July 3, 2013 in City

Jim Kershner’s this day in history

By The Spokesman-Review
 

From our archives, 100 years ago

Charles and Porter Fueston were on trial for the murder of young Albert Williams, who was beaten to death with a length of gas pipe shortly after he walked his sweetheart, Ruth Cain, home from Bible study.

The defense attempted to prove that Porter Fueston could not have committed the murder because he was attending a revival meeting that night. But the revival preacher could not swear, on the stand, that Fueston was present at the revival tabernacle the night of the murder.

Meanwhile, Ruth Cain said that she and Albert twice heard footsteps behind them while on the way home from church.

Yet the most damaging testimony, by far, came from a section man for the railroad who was awoken by two men outside his trackside shanty. He heard them say, “We must get him tonight” and then he saw them break off a piece of iron pipe. He looked out his window and identified them as the Fuestons.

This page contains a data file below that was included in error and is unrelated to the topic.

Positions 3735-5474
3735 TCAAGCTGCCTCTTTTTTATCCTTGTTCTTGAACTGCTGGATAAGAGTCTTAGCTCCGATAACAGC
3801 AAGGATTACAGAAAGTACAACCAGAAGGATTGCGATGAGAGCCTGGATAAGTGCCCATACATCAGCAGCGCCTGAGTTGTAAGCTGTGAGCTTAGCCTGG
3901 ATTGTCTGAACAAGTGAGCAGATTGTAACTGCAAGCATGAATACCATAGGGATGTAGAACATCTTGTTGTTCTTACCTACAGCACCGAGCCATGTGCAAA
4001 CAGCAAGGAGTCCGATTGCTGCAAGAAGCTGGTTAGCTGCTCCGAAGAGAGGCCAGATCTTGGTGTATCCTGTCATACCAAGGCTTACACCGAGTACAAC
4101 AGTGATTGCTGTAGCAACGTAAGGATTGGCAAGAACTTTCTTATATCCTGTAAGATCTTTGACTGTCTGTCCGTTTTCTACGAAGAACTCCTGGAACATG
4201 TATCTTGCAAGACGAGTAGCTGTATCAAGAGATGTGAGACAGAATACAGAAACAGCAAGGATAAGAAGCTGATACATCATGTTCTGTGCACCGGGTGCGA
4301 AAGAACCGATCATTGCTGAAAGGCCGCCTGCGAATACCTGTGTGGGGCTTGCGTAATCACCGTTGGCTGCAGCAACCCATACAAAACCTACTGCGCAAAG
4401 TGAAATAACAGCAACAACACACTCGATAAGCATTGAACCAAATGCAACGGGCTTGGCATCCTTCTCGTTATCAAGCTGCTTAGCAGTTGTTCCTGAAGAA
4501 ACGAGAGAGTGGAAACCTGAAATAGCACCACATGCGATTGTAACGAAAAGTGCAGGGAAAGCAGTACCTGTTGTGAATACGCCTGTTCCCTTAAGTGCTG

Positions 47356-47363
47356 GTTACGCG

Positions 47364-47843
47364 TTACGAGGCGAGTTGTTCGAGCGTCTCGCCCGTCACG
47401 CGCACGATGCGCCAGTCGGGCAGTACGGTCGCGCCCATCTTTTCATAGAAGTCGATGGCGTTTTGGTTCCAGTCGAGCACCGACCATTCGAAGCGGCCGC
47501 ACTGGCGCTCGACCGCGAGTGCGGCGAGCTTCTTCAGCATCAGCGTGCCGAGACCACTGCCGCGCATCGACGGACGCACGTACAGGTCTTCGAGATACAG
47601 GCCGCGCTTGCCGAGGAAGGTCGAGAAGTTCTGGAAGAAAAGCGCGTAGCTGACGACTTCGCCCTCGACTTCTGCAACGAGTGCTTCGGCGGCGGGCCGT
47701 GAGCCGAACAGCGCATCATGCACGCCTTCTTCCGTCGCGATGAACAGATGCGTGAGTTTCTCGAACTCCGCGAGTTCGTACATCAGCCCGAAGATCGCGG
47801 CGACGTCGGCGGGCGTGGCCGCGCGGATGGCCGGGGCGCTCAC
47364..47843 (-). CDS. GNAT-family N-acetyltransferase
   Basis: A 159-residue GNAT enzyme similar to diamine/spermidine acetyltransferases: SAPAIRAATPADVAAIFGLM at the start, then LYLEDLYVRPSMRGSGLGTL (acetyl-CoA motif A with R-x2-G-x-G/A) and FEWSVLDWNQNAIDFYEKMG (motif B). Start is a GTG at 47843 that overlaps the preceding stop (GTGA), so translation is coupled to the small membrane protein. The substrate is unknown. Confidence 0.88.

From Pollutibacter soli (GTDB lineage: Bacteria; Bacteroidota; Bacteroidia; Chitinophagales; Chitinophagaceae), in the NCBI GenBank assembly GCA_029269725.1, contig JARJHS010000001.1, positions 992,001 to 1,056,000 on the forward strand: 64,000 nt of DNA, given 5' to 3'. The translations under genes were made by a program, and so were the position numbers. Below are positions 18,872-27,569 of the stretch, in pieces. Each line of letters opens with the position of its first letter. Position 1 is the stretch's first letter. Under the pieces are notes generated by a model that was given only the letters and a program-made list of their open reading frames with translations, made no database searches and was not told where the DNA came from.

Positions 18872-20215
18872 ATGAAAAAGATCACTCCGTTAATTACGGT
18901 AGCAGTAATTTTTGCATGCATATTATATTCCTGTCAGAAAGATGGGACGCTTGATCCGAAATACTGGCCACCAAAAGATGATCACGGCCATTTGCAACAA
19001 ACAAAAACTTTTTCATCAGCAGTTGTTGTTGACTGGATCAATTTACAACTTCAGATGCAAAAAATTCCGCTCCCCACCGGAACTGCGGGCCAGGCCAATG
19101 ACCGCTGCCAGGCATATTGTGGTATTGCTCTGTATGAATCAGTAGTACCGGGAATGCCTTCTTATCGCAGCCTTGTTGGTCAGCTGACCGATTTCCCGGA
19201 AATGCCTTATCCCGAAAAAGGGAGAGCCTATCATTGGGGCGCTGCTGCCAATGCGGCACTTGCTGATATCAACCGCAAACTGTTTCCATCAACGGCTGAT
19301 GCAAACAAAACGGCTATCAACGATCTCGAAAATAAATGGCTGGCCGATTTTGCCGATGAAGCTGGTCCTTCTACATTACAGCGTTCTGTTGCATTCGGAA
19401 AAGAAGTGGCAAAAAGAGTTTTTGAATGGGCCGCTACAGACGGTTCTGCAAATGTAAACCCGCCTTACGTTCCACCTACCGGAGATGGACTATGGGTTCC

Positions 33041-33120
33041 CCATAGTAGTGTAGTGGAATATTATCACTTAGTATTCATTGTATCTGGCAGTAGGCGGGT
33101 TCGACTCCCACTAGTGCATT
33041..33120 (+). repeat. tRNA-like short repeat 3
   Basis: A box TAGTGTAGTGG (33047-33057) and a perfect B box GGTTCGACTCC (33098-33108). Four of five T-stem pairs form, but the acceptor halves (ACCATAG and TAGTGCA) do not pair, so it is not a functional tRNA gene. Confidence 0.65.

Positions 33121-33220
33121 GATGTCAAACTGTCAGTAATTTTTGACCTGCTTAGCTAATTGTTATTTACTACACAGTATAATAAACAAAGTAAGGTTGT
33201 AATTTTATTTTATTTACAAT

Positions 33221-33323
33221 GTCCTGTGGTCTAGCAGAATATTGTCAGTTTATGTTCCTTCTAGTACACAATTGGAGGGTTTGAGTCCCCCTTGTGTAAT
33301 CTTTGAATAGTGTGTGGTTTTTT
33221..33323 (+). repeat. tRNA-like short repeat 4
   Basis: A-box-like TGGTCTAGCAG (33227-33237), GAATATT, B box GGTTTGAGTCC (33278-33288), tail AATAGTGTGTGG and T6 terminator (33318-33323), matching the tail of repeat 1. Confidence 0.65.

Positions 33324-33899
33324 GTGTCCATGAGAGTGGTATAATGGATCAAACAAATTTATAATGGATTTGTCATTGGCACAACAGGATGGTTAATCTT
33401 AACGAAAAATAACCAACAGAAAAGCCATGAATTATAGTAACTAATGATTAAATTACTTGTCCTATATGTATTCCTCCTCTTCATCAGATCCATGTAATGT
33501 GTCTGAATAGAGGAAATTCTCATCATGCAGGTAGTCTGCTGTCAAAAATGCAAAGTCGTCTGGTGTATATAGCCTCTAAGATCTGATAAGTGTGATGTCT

The bloodstained piece of pipe used in the killing matched the broken end of pipe near the shanty.

The prosecution alleged that the Fuestons were out to get Williams because he had repeated unsavory stories about them.

Also on this date

(From the Associated Press)

1863: The three-day Civil War Battle of Gettysburg in Pennsylvania ended in a major victory for the North as Confederate troops failed to breach Union positions during an assault known as Pickett’s Charge.

1890: Idaho became the 43rd state of the Union.


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